Friday, August 30, 2013

Foodie Penpals - August Reveal!

This was my second month participating in Foodie Penpals. The first month was a warm-up and now I'm into the swing of things the second month. I'm loving this program. I cannot say enough good things about it. I have a blast picking out items for others as well as receiving unique local products I've never seen before. It's fabulous! Strangely enough, a former high school classmate is participating as well. She happened to look at the penpal list and saw my name on it. This world keeps getting smaller everyday, doesn't it?

The Lean Green Bean

This month, I was paired up with Lauren of Everyday Lauren. She is a really cool girl from Wisconsin. We exchanged a few emails at the beginning of the month to discuss preferences and such. Go check out her blog and send her some love! She sent me a pretty amazing package. I received it the day of our little road trip to follow the USA Pro Cycling Challenge for a few days here in Colorado. Perfect timing. I was able to bring some of the snacks with us to enjoy on the drive.

Here was my loot:
I had never heard of the crackers. They were quite tasty and held us off for dinner on our drive from Vail to Fort Collins (via Boulder where we stopped for dinner). Love them. I realize they aren't 100% Paleo since they do have potato starch, but I'm not too concerned about a little bit of potato in my diet.

I also wanted to mention that I sent my food package to Bri over at Bri Cooley's Strange Truth. Go check out her page to see what I sent her! She doesn't have anything posted yet, but hopefully she will soon! 

To sign up or learn more about Foodie Penpals, go to The Lean Green Bean's page. Enjoy!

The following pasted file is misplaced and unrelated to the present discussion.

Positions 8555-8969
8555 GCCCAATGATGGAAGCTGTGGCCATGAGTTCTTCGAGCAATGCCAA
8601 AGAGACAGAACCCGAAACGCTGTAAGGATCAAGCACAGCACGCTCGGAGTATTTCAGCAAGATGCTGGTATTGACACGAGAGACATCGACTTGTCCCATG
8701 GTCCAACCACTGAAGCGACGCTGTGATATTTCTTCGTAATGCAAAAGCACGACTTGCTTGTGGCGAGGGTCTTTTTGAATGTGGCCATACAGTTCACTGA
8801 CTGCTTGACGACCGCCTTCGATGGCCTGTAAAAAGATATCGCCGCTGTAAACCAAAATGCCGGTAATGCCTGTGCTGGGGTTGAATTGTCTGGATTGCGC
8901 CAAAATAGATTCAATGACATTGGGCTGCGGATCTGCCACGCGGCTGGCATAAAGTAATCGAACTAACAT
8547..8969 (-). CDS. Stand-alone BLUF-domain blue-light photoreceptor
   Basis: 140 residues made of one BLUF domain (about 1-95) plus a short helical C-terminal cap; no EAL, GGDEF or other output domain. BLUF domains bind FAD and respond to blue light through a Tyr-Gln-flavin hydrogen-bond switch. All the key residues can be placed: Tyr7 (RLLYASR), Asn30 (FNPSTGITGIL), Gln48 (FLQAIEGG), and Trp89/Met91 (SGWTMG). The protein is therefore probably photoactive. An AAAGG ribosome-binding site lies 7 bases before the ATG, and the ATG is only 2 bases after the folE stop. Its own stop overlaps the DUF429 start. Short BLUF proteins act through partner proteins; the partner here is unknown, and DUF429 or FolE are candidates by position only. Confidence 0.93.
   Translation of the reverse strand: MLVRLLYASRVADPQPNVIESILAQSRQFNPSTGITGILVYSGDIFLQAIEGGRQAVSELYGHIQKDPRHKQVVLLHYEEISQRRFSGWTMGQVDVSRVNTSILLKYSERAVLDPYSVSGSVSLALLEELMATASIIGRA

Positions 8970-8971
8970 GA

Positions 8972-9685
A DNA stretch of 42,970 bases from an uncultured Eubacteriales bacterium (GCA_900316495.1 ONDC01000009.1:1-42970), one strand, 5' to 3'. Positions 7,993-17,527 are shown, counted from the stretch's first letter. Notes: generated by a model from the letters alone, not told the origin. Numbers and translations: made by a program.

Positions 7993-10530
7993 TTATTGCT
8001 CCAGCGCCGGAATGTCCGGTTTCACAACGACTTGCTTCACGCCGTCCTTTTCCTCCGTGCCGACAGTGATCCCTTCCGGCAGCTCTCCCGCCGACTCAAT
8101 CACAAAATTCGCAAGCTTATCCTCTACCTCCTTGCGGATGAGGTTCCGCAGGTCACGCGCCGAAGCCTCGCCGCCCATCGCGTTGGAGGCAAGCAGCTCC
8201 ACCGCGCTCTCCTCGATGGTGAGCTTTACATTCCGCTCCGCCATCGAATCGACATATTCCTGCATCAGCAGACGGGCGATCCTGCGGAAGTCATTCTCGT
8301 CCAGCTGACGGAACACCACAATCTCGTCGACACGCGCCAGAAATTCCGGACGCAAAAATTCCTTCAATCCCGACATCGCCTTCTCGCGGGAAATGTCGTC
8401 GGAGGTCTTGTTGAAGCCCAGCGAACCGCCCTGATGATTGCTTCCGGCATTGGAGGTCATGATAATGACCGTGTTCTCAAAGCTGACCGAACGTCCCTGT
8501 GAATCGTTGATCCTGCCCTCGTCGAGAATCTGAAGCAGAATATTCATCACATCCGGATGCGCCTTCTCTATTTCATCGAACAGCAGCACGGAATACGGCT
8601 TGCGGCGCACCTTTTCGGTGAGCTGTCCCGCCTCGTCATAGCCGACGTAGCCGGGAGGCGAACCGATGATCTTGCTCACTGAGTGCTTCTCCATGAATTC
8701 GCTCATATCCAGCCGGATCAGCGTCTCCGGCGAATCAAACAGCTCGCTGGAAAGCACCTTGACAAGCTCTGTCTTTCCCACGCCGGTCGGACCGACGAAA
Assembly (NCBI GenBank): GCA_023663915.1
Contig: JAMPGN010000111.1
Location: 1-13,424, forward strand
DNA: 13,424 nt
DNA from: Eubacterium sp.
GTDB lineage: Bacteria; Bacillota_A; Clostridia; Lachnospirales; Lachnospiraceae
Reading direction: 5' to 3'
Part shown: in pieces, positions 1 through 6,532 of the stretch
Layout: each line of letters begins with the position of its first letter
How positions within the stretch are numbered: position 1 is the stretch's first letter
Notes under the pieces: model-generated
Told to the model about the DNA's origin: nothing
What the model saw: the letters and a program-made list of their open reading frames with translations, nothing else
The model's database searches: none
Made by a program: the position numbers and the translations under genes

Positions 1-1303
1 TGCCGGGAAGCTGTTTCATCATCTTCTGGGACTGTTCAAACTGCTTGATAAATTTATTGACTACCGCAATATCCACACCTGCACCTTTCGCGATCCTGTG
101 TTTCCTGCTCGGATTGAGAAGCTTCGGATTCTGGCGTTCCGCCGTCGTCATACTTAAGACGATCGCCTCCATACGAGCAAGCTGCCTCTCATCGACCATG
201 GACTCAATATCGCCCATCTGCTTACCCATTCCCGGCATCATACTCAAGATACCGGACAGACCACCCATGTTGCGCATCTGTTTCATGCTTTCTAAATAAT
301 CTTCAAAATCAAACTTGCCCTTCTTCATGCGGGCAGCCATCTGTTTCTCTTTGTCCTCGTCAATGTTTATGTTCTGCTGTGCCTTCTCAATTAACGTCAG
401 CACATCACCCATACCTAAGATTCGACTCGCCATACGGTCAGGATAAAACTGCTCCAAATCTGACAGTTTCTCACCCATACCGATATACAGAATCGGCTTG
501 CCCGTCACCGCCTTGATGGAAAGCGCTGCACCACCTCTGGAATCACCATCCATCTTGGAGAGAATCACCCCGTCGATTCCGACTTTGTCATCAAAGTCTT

Sunday, August 18, 2013

ABC's of Paleo: "C" is for Cherries (Cherry Pie with Crumble Topping)

It's our third week in the series "ABC's of Paleo." Here's a recap of ingredients and what has been made so far.

Week 1 - A is for Artichoke - Roasted Artichokes with Creamy Lemon-Garlic-Dijon Dip
Week 2 - B is for Bison - Bacon-Bison Chili

This week, our ingredient is Cherries. We have a couple of cherry trees in our backyard, which prompted my ingredient selection for this week. About a month ago, one of our trees was teeming with bright, red cherries. Unfortunately, the birds got the best of our second tree. We do put nets over the trees, but didn't do a great job with the second tree. We actually had a bird get stuck into the net of the first tree (which was pretty secure). I spent over 30 minutes trying to get the bird out, because I didn't want him to eat all my ripe cherries! We ended up with quite the yield from just one tree. After picking my basket of cherries, I rinsed and pitted them. Once dry, I froze them in a single layer on a baking sheet and then put them all in a Ziploc bag for later use.

Cherries are a delicious fruit. I won't get too into the scientific side, but it is worth mentioning that they have a number of antioxidants and have an anti-inflammatory effect. I do enjoy eating the frozen cherries right out of the bag. They're a tasty summertime treat.

Paleo Cherry Pie with Crumble Topping
Serves: 8


  • 5 cups pitted sour cherries, fresh or frozen